New media’s Zuckerberg employs old-fashioned politics
By Thomas D. Elias
Despite happy talk about doing what’s best for America, Facebook billionaire Mark Zuckerberg and the cadre of other Silicon Valley titans helping with his new lobbying organization, FWD.us, are looking out for their own self-interest, just like every previous political action committee or billionaires’ club.
Zuckerberg tried to explain himself the other day in The Washington Post, writing that U.S. immigration policy today is “unfit for today’s world… To lead the world in this new economy, we need the most talented and hardest-working people. We need to train and attract the best.”
What that means is that Zuckerberg and allies from Google, Netflix, Microsoft, Yahoo, Yelp and LinkedIn, along with some of the venture capitalists who bankroll many Silicon Valley high-tech startups, want to bring in more workers on H-1B visas.
They argue there aren’t enough American-born math and science majors to fill all job openings, leaving many companies starving for qualified workers.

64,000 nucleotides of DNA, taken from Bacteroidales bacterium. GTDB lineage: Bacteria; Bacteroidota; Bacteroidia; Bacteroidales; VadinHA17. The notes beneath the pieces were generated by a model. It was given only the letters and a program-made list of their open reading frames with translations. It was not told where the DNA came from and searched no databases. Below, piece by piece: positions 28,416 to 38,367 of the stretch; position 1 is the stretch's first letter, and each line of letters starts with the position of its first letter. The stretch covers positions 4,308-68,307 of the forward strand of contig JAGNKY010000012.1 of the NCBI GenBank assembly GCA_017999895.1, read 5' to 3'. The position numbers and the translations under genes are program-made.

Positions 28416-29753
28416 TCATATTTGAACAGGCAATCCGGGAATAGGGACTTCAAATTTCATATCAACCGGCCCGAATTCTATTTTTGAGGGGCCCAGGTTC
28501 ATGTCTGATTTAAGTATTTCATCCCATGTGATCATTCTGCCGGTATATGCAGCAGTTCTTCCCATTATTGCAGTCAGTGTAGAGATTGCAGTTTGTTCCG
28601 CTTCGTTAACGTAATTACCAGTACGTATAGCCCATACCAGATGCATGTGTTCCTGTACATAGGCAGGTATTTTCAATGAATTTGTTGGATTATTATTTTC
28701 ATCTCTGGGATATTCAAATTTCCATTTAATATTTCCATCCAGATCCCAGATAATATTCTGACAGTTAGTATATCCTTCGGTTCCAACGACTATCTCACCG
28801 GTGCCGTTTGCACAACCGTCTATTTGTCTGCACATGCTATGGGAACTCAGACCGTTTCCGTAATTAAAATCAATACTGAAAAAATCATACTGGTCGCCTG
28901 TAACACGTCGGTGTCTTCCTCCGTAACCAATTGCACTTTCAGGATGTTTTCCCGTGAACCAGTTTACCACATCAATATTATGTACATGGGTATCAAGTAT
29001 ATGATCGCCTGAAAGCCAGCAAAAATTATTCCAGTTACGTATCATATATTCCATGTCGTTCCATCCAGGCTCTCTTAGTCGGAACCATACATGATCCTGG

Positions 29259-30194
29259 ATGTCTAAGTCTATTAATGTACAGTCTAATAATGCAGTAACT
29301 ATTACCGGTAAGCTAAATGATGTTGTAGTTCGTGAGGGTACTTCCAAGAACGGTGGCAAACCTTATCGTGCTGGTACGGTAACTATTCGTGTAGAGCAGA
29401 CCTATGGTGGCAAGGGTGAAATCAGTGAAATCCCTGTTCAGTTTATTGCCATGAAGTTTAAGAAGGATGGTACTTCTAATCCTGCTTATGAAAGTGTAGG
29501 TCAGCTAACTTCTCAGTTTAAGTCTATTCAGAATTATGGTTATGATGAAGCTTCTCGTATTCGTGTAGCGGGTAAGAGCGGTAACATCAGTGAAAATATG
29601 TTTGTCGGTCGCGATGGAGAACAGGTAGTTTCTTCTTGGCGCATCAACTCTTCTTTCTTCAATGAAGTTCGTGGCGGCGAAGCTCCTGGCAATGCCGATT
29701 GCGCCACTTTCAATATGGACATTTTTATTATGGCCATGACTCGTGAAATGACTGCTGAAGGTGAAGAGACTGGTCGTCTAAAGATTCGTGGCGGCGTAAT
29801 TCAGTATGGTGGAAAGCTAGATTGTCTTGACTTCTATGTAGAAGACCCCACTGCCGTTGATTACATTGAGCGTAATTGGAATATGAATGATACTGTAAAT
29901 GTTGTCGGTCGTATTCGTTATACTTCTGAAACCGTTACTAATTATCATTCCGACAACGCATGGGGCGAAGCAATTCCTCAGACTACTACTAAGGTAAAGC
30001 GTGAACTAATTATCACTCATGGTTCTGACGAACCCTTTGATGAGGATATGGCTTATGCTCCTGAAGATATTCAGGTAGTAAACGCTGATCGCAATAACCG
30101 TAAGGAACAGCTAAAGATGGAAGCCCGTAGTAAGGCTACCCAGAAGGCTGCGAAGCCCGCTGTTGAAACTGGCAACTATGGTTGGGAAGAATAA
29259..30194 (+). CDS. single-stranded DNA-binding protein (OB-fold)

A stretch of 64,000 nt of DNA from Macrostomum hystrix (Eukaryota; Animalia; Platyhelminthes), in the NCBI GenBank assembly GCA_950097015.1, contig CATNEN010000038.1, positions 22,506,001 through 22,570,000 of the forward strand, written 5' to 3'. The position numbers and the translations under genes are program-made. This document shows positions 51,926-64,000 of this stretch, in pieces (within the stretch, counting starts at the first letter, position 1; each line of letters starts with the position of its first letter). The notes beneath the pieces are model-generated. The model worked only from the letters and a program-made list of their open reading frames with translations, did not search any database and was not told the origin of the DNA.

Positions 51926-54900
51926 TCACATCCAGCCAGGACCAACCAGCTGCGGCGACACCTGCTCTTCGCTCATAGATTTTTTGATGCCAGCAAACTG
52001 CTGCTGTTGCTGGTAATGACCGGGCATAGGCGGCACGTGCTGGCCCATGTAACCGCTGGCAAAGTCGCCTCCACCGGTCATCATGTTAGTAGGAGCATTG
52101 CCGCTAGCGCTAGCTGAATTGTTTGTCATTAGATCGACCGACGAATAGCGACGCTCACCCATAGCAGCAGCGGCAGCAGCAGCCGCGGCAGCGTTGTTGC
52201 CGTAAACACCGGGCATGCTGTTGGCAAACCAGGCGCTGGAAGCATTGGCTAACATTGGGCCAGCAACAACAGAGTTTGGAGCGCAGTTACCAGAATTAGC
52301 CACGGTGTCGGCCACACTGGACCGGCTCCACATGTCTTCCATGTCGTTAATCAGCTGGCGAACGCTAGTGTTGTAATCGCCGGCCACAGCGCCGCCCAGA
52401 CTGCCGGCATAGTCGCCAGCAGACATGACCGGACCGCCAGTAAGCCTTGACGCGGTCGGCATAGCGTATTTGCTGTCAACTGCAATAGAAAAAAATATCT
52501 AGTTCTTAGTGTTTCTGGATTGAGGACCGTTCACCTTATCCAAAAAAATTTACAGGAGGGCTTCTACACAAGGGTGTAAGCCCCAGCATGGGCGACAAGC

But critics call that claim exaggerated, suggesting the real motive is to bring in workers at wages far below those the companies would have to pay equally qualified U.S. citizens. They say the H-1B program, which lets companies bring in 65,000 workers annually for six-year sojourns, trains foreign workers who often continue in similar jobs for the same companies in their home countries after the visas expire.
So the H-1B program, they say, is essentially an outsourcing system designed to save companies money and ship American jobs overseas.
One critic is Ron Hira, a professor of public policy at the Rochester Institute of Technology in New York.
“What these firms do is exploit the loopholes in the H-1B program to bring in on-site workers to learn the jobs of Americans to then ship (jobs) offshore,” he recently told National Public Radio. “And also to bring in on-site workers who are cheaper (to) undercut American workers’ rights here.”
Stunningly, three of the four largest users of H-1B visas — aimed at bringing in skilled workers to fill jobs for which no Americans qualify — last year were Infosys, Wipro and Tata, all India-based high-tech firms with facilities in the United States. H-1B workers are often paid 70 percent or less of what U.S. citizens make for the same work.
The biggest H-1B users did not answer queries about their use of the visas and the salaries they pay, but current immigration law requires that the workers get “prevailing wages.” Read the rest of the story on San Diego Source.